When we are feeling fear, anger, stress or anxiety, we entertain thinking that creates those feelings. The thinking and the feelings that accompany those emotions do not, in the main, serve us or others well.

Equally, when we are being driven by our knowledge, beliefs, opinions and judgements around doing ‘what matters’ or ‘what works’, we will feel driven like a human machine, disconnected from our deeper experience of kindness, understanding, wisdom and common sense. In its extreme, this state is what allows humans to commit inhumane acts.

A way of understanding whether we are limiting ourselves to doing ‘what works’ and/or ‘what matters’, or whether we are unleashing the power of what really works and what really matters, is outlined in the following two lists that describe the corresponding states of mind.


  • Operating from a context of fear – however subtle;
  • Feeling worried, concerned, lacking clarity or being preoccupied;
  • Mindlessly doing what we have always done – imprisoned by what we have been trained, educated or conditioned to do as if it’s ‘the truth’;
  • Being driven by any ideology – we are certain that this is ‘the truth’;
  • Pretending to listen to others while judging what they are saying as wrong or right;
  • Vacillating, giving in to perceived or actual pressure;
  • Having no sense of distinction between substance and style, what is true, or what is false;
  • Promoting our greater glory;
  • Promoting some external authority as the ultimate one;
  • Swayed by either maintaining the status quo or popular opinion;
  • Doing our best to control others and/or life in general;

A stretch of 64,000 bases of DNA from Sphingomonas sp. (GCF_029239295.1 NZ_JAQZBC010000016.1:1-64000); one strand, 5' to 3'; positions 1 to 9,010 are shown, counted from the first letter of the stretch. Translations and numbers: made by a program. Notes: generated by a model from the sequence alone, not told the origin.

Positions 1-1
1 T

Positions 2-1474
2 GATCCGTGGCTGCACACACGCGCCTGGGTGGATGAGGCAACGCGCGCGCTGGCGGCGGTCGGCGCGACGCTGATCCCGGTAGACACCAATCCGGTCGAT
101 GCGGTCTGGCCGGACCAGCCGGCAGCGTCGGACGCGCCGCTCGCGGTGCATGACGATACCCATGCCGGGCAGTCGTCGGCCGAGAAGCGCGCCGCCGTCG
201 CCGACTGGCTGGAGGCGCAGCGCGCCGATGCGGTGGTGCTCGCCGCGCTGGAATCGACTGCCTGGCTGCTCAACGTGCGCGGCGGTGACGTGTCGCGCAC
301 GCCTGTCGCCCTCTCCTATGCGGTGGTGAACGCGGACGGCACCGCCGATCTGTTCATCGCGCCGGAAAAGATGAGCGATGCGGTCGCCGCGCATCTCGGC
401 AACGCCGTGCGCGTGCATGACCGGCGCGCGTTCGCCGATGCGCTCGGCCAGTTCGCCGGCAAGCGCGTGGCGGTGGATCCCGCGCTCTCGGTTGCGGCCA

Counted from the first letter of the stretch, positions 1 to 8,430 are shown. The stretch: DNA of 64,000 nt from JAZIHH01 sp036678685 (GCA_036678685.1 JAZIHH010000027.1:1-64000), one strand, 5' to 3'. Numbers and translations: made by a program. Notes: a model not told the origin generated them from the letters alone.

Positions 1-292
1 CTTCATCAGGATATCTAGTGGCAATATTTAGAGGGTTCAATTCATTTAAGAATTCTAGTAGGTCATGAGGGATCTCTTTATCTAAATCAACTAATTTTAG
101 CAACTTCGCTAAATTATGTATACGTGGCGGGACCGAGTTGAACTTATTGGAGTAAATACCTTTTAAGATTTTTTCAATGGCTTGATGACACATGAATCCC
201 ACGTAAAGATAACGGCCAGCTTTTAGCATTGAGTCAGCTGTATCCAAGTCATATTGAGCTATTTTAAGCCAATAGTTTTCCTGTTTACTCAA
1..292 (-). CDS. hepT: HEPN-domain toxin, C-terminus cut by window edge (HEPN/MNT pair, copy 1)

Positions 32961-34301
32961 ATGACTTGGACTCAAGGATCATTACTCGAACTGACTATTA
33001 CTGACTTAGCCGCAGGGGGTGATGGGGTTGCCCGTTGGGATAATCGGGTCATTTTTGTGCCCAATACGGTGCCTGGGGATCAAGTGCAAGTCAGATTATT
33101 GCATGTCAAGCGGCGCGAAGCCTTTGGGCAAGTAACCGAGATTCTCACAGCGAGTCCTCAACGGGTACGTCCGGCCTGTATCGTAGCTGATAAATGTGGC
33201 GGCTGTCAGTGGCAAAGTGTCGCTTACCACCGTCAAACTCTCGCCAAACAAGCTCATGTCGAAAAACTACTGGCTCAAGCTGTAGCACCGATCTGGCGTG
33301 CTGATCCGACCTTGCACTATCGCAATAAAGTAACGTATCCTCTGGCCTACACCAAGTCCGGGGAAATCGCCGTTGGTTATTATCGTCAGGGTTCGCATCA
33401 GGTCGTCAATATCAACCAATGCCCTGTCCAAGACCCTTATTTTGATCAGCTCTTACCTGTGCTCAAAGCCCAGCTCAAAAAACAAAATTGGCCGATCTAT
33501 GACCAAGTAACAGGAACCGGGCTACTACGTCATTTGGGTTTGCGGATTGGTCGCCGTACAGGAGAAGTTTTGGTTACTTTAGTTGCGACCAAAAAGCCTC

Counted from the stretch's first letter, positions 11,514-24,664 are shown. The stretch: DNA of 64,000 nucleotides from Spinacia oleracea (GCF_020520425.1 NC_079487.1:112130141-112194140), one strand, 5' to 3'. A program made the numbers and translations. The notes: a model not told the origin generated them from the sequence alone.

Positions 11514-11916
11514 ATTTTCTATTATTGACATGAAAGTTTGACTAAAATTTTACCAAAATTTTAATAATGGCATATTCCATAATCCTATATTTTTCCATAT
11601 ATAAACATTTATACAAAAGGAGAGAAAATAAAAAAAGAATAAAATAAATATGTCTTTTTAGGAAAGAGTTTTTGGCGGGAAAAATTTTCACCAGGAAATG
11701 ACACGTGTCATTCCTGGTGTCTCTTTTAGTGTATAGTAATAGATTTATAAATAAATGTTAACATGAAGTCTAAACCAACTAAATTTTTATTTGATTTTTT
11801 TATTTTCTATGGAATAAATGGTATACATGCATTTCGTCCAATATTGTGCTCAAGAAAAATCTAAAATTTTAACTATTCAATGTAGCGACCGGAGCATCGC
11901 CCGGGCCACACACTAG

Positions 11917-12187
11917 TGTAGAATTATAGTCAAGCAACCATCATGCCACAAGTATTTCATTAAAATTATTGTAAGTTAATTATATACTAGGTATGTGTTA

• Feeling separate or disconnected from others and nature;
  • Exploiting others and nature;
  • Seeing ourselves as special;
  • Thinking the circumstances of our life have or are in this moment creating our experience;
  • Being self-absorbed.

In summary, we are lost in and limited by our conditioning and therefore lacking the free-flow feeling of unlimited Possibility.


In any aspect of our life, being in a state of Possibility enables us to see what works and what matters in every situation.

In creating ‘sustainable design’, we:

  • Operate from a context of love, understanding, wisdom and common sense;
  • Feel confident, clear-headed, passionate and present;
  • Do whatever we do, free from the limitations of what we have been trained and/or conditioned to do;
  • What we have been trained to do is still ‘on tap’ but not ‘on top’.
  • Listen deeply to ourselves, others and to life;
  • Are in alignment with our wisdom and common sense and thus not subject to pressure;
  • Champion the advancement of the common good;
  • Don’t follow blindly or ‘toe the party line’;